A new generation of Urban Agendas: 3 keys to make them a vector of global transformation

By  | 2022

2016 represented a turning point: the United Nations approved the New Urban Agenda (NUA) at the Habitat III Conference. The NUA recognizes cities as the main scenario where global challenges will be faced since, by 2050, almost 70% of the world’s population will live in an urban area. Sustainability, prosperity and democracy and quality of life will be achieved in cities — or they will not be achieved.

Since then, several cities and towns around the world have been developing their Urban Agendas, most of them linked to the Sustainable Development Goals of the 2030 Agenda and following a standard plan and execution. At the same time, however, it is becoming increasingly clear that the management of a city involves more actors, activities and surfaces than those present in the city itself. We observe that digitization is evolving at breakneck speed and redefining the interaction between the city and people. All this is forcing us to rethink the governance models that currently operate.

In this context, a new generation of Urban Agendas is emerging. They embody this paradigm shift and a better approach to address the following three critical challenges for today’s cities — with the aim to generate a positive impact beyond traditional urban management while contributing to global transformations.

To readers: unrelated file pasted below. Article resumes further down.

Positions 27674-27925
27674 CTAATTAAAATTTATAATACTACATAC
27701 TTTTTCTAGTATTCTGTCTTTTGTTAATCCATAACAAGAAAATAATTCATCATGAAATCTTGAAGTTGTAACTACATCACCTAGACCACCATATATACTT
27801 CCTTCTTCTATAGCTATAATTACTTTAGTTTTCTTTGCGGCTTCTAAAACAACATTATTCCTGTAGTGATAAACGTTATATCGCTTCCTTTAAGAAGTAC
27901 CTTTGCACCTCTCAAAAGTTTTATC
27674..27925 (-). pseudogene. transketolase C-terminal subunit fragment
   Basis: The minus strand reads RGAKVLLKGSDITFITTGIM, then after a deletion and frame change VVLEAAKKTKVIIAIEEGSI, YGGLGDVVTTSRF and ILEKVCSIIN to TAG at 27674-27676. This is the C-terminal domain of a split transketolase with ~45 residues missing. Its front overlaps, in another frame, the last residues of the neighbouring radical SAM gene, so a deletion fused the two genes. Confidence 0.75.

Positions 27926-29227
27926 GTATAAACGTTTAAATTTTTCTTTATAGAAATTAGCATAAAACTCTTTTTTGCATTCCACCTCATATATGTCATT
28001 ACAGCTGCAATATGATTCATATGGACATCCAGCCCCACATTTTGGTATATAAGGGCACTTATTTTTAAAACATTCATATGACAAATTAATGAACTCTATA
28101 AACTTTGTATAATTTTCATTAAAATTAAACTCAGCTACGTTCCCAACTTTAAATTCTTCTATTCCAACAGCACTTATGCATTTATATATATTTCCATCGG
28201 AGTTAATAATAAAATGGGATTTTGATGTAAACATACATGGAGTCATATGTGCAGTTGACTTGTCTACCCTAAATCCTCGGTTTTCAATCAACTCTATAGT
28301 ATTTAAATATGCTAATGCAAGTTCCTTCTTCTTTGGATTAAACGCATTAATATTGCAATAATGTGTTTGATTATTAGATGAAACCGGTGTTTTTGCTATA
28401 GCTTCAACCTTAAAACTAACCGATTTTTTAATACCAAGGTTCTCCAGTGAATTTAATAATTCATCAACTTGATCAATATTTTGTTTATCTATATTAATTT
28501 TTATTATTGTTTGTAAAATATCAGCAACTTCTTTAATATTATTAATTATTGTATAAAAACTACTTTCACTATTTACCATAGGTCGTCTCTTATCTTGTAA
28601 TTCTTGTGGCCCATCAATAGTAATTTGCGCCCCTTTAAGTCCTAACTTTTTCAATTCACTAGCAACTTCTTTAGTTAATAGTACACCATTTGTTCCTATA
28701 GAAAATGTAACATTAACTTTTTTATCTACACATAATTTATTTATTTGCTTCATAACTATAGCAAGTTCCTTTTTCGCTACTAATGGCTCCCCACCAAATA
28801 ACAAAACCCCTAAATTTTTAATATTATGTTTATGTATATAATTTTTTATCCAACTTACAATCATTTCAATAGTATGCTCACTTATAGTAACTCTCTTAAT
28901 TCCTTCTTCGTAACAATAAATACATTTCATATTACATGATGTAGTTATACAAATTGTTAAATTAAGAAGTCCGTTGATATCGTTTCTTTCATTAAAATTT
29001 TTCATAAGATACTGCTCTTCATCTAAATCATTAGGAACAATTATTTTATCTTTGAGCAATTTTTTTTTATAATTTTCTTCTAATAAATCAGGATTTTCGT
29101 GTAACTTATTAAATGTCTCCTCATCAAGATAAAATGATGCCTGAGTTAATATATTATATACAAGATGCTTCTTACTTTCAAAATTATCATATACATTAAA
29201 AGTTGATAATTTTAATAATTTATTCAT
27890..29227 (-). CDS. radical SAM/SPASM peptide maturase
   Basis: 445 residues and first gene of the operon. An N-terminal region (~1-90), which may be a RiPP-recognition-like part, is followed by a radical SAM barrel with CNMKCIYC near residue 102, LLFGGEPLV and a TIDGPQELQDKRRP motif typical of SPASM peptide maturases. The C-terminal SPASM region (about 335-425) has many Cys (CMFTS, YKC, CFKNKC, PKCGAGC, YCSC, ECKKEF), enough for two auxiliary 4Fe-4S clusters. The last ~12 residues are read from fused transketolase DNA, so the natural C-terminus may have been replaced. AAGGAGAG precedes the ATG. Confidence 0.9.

Human settlements require abundant resources and generate a huge impact globally and on their immediate surroundings. Cities are big consumption centres, since they concentrate people, activities and economic production that need water, energy, raw materials, and food. Therefore, the urban ecological footprint surpasses cities’ boundaries and generate significant environmental impacts on their regional and global influence areas.

However, large human concentrations are also the breeding ground for creativity, innovation, and wealth, and cities compete to attract talented people at the expense of less attractive territories and towns with fewer opportunities for human development. All this generates unequal and unbalanced interactions among cities and their (global or local) surroundings: cities depend on their resources, thus weakening territorial development possibilities.

That is why the Urban Agenda of Catalonia, Catalonia 2050: Agenda of cities and towns of Catalonia, includes the territorial perspective. So, the Catalonia 2050 strategy — that we at Anteverti have helped to conceptualize and develop — considers the territory balance and incorporates in its core the interaction between cities and territory to promote a more balanced and sustainable exchange among cities and regions.